Earlier I wrote about President Bush's millennial hope--a time of peace and prosperity brought about by democratization and free markets. here and here I labeled him a postmillennialist, because this view of history in Christian thought is known as postmillennialism: Jesus will return after a lengthy period of peace and justice brought about by the spread of the gospel. (Ironically, our chief adversary in the world today is the Iranian president who has his own millennial ideas involving an apocalypse and the return of the Hidden Imam. post here)

Responding to a query from Joab, I promised here to engage in a series of posts explaining (and defending) each millennial position. My explanation and defense of postmillennialism, an extremely influential world-view among American evangelicals in the 19th century, is here. Below is my explanation and defense of amillenialism.

As background, I repeat some earlier material.

Premillennial: believing that when Jesus Christ returns he will usher in a long period of peace and justice (the millennium). In other words, there is a radical discontinuity [the return of Jesus] between present human history and the evident reign of God on earth in human history (Shalom). After the millennium comes the fulfillment.

Amillennial: believing that Jesus will return and then usher in the fulfillment, without a period of God’s evident reign within human history. In other words, hope for Shalom will be met only beyond human history.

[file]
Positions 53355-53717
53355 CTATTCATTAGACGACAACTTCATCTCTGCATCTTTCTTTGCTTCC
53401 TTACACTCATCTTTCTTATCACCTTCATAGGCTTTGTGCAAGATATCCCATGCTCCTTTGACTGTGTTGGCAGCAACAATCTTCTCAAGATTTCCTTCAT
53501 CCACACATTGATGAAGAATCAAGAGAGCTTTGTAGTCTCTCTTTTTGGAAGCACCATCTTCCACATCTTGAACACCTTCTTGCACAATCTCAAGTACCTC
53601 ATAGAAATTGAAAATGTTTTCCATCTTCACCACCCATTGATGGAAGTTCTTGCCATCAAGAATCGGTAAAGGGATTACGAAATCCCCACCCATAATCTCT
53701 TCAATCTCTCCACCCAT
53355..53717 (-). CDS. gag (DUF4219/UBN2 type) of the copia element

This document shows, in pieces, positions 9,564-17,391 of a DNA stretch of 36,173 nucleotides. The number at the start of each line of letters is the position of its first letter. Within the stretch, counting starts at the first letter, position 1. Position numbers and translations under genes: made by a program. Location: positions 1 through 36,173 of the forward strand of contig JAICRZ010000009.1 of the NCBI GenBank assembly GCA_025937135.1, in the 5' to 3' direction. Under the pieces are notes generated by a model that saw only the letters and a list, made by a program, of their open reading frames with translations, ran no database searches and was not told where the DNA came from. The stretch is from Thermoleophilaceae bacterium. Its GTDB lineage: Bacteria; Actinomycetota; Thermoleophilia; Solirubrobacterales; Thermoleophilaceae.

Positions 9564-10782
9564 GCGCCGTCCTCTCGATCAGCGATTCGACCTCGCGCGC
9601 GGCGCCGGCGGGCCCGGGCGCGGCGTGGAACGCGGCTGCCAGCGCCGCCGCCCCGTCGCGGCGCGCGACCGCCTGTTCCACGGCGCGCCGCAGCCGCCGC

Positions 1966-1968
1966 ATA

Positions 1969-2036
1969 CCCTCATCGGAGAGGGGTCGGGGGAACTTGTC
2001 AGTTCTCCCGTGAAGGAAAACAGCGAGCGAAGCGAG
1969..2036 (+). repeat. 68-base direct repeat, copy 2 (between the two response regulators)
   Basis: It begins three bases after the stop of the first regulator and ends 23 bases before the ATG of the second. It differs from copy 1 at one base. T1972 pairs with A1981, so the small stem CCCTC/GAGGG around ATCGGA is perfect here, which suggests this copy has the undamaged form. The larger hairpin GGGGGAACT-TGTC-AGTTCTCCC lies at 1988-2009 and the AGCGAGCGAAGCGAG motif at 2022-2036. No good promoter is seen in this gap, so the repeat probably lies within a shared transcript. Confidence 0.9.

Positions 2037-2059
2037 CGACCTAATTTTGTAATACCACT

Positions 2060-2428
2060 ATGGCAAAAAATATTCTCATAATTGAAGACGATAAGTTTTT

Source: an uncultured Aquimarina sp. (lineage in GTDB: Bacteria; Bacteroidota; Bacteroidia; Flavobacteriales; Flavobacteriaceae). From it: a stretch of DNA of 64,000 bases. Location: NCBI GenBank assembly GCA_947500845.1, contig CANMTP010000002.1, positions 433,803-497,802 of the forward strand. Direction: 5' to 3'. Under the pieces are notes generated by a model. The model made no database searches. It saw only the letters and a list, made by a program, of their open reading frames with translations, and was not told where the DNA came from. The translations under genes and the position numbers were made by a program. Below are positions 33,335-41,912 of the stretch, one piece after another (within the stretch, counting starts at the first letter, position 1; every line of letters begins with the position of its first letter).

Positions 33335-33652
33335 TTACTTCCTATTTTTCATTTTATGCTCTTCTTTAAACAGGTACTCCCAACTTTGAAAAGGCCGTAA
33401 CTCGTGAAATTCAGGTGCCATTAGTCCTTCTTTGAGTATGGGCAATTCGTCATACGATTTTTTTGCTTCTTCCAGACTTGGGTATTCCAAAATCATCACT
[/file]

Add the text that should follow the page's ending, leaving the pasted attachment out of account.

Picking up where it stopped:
Postmillennial: believing that the return of Jesus will be preceded by a period of peace and justice in which God’s reign on earth will be seen. Then comes the return of Jesus and the fulfillment. In other words, there will be a continuity between present human history and the establishment of Shalom.

All Christians are optimistic in an ultimate sense: we believe that Jesus will return and triumph over his foes, and ours, including death and suffering. But is there reason for optimism before the End? In other words, do Christians expect there to be any real, overall progress within human history? The answer given to this question will vary between Christians holding differing millennial views.

Answering “No,” are amillennialists and premillennialists. While there may be material progress within human history in areas such as technology, there is no actual human progress in a moral sense. All technological advances, for example, simply will allow us to kill one another in greater numbers. The amillennialists expect that the human history will continue a mixed-up mess of sin with some virtue, without real progress, until Jesus comes again. The premillennialists, most of them, expect that human history will continue a downward course getting worse and worse, a retrogress in effect, at least near the end of time. On the contrary, answering “Yes,” are the postmillennialists. The history of the human race, through the work of the Holy Spirit, does and will show moral progress as the gospel of Jesus Christ spreads over the world.

One’s attitude toward the progress, or lack of progress, within human history will affect political attitudes. (Wondering out loud: Reagan was postmillennial down to his bones, Carter?)